The Search for Signs of Intelligent Life in the Universe begins on the corner of “Walk, Don’t Walk” somewhere in New York City, although the playwright describes no realistic set in which to place the play’s action. Trudy, the bag lady whose monologues lead the spectators through the play’s events, speaks directly to the audience about her pending encounter with aliens from outer space. Trudy once worked as a designer and creative consultant for Howard Johnson’s and Nabisco, but when she found herself suggesting that the cracker company pitch the concept of munching to the Third World, she went off the deep end.
As a result, she began having what she calls “time-space continuum shifts.” Her umbrella hat works as a satellite dish and picks up signals that transmit snatches of people’s lives. Her unusual gift allows Trudy to channel the mosaic of lives that make up Jane Wagner’s play. When Trudy hears a “sizzling sound like white noise,” the other characters are zapped into being, and the performer transforms in front of the audience.
Part 1 of the play is episodic and briefly introduces various characters who are eventually woven into the more linear story in part 2. Trudy’s umbrella hat first tunes in to the performer, Lily, who welcomes the audience. Lily admits that she worries quite a bit, about philosophical issues such as whether there is a “cosmic scheme of things” and mundane issues such as reflective flea collars, soap operas, and Andy Warhol.
Trudy beams out of Lily to continue her discussion of the search for signs of intelligent life, which she is conducting with her “space chums.” Her antennae next pick up Chrissy, a young woman exercising in an aerobics class, who complains about her inability to find and hold a job. “All my life I’ve always wanted to be somebody,” she says. “But I see now I should have been more specific.” Chrissy attends a number of personal growth seminars to open herself to change and to avoid her suicidal tendencies, but she is branded a “classic ‘false hope’ case.”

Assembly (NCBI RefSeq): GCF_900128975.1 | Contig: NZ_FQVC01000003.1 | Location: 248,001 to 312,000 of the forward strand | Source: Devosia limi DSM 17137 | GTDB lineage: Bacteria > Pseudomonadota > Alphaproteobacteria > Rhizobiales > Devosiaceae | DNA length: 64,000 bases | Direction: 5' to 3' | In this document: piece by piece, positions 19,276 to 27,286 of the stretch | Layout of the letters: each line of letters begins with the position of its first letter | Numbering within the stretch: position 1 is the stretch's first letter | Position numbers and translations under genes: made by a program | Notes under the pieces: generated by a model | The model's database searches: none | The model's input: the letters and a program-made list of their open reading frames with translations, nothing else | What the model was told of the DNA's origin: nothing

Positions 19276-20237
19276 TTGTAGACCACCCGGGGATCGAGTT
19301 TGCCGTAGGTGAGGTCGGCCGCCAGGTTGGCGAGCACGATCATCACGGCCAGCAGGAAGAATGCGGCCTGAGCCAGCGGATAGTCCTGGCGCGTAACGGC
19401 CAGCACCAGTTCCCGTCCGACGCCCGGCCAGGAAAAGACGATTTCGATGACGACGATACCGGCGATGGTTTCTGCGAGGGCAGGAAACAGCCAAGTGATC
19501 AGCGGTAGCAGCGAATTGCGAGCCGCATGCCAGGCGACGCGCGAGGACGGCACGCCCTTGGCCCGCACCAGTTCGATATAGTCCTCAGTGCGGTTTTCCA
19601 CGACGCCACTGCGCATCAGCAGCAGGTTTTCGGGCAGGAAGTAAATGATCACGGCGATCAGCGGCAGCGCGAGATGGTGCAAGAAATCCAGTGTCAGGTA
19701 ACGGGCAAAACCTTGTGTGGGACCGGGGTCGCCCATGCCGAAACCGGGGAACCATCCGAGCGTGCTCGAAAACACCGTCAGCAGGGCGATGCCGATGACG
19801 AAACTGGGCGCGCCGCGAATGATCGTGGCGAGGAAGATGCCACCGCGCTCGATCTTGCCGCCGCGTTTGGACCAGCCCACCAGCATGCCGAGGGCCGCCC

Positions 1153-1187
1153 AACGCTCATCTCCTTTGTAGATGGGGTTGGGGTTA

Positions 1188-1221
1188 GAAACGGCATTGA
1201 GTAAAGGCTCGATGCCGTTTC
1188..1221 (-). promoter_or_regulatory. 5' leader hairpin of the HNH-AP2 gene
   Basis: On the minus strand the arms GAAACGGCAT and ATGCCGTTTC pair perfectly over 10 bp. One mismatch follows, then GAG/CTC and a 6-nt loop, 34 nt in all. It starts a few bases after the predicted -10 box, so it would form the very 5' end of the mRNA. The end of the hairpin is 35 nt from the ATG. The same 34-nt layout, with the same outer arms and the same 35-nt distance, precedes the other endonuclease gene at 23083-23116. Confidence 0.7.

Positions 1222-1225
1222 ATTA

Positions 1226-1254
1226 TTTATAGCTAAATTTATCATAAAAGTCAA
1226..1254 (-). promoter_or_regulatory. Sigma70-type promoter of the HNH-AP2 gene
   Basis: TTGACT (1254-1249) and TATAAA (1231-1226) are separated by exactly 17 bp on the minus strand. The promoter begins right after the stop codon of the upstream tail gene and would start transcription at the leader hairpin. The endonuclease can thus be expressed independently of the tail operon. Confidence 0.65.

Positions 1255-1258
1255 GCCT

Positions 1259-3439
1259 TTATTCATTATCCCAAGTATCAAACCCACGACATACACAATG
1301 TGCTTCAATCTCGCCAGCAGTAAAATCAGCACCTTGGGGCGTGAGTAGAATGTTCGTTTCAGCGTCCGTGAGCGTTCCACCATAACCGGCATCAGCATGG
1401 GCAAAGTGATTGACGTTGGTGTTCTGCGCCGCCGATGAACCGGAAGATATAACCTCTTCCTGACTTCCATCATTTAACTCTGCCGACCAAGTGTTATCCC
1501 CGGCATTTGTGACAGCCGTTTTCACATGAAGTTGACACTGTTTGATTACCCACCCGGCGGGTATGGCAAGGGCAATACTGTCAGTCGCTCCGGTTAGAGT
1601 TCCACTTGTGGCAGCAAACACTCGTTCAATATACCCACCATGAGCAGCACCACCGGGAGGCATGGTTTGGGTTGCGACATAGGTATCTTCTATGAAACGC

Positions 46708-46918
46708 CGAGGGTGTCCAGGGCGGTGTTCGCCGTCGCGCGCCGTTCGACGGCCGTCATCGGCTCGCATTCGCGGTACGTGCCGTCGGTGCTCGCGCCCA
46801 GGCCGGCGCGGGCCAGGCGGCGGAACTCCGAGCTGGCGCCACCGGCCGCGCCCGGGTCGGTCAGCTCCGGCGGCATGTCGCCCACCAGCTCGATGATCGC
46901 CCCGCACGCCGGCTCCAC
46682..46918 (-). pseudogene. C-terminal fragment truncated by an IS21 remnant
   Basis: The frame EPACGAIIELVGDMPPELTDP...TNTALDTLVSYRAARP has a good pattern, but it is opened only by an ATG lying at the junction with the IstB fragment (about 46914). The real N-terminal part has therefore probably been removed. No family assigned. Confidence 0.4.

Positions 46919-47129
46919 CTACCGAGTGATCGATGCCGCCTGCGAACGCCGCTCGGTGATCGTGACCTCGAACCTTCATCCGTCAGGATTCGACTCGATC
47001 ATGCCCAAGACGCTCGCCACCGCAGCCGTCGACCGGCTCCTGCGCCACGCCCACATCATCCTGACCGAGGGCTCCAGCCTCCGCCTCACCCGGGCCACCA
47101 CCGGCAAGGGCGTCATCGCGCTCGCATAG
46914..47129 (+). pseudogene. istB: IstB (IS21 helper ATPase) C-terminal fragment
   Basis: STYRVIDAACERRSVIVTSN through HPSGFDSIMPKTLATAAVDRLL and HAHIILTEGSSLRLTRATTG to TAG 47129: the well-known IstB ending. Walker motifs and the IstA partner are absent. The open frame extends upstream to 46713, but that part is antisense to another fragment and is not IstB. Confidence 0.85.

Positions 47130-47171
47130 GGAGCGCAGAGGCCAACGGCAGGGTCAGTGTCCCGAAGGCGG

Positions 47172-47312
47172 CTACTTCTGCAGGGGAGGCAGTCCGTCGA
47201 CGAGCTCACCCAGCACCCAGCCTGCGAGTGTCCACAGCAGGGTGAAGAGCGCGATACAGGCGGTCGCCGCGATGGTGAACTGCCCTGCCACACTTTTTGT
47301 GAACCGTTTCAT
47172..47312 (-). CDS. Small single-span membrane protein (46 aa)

Also an athlete, Paul is distressed by his recent divorce. In the story Trudy transmits, he admits that he had an affair when his wife was pregnant, with a woman named Marge. Marge owned a plant store, and when Paul slept with her in the room above it, Marge asked him to donate his sperm to her lesbian friends who wanted to have a child. Paul agreed; now he confides that he has been haunted ever since by the thought of his “secret kid.”
Watching television one day, Paul sees a child prodigy playing the violin in a concert and notices a resemblance to himself. He tries to find Marge, to ask her questions, but when he returns to the plant store, he finds that Marge is dead. Paul is left ruminating over whether the young violinist is his son.
Next Trudy listens to Kate, an urbane woman waiting in a beauty salon for a bad haircut to be corrected. Kate’s hairdresser, Bucci, has cut her hair short on one side and long on the other. She complains that she is dying of boredom and is not even excited by an affair she is having. She plans a visit to Los Angeles for plastic surgery on her fingertip, which she sliced in a “dreadful Cuisinart accident.” She dreads going to the theater that evening to see “this actress/comedy thing”; the reference is to Wagner’s play and Lily Tomlin’s performance at the Plymouth.
Several times, Trudy visualizes a skinny punk kid...
(The entire section is 1432 words.)